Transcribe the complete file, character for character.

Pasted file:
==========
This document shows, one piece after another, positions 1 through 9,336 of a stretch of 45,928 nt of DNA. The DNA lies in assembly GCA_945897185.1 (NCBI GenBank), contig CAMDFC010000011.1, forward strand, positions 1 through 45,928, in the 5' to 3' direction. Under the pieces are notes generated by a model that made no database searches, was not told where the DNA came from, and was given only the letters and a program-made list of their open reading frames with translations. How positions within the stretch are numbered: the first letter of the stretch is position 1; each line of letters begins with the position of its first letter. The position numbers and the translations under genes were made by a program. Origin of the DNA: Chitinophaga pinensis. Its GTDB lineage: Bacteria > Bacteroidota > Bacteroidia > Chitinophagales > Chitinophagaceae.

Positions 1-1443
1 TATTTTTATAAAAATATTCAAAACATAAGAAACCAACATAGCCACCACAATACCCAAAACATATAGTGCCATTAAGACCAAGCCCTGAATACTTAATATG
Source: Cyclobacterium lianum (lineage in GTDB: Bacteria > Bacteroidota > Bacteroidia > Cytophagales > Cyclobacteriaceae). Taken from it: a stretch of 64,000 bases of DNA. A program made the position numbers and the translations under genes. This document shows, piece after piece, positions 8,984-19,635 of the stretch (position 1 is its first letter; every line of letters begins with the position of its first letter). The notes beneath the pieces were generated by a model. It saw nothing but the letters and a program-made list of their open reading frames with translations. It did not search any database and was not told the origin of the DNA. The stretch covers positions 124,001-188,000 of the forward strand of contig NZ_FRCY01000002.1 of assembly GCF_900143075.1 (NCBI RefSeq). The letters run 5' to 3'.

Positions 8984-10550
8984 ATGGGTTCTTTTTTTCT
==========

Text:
This document shows, one piece after another, positions 1 through 9,336 of a stretch of 45,928 nt of DNA. The DNA lies in assembly GCA_945897185.1 (NCBI GenBank), contig CAMDFC010000011.1, forward strand, positions 1 through 45,928, in the 5' to 3' direction. Under the pieces are notes generated by a model that made no database searches, was not told where the DNA came from, and was given only the letters and a program-made list of their open reading frames with translations. How positions within the stretch are numbered: the first letter of the stretch is position 1; each line of letters begins with the position of its first letter. The position numbers and the translations under genes were made by a program. Origin of the DNA: Chitinophaga pinensis. Its GTDB lineage: Bacteria > Bacteroidota > Bacteroidia > Chitinophagales > Chitinophagaceae.

Positions 1-1443
1 TATTTTTATAAAAATATTCAAAACATAAGAAACCAACATAGCCACCACAATACCCAAAACATATAGTGCCATTAAGACCAAGCCCTGAATACTTAATATG
Source: Cyclobacterium lianum (lineage in GTDB: Bacteria > Bacteroidota > Bacteroidia > Cytophagales > Cyclobacteriaceae). Taken from it: a stretch of 64,000 bases of DNA. A program made the position numbers and the translations under genes. This document shows, piece after piece, positions 8,984-19,635 of the stretch (position 1 is its first letter; every line of letters begins with the position of its first letter). The notes beneath the pieces were generated by a model. It saw nothing but the letters and a program-made list of their open reading frames with translations. It did not search any database and was not told the origin of the DNA. The stretch covers positions 124,001-188,000 of the forward strand of contig NZ_FRCY01000002.1 of assembly GCF_900143075.1 (NCBI RefSeq). The letters run 5' to 3'.

Positions 8984-10550
8984 ATGGGTTCTTTTTTTCT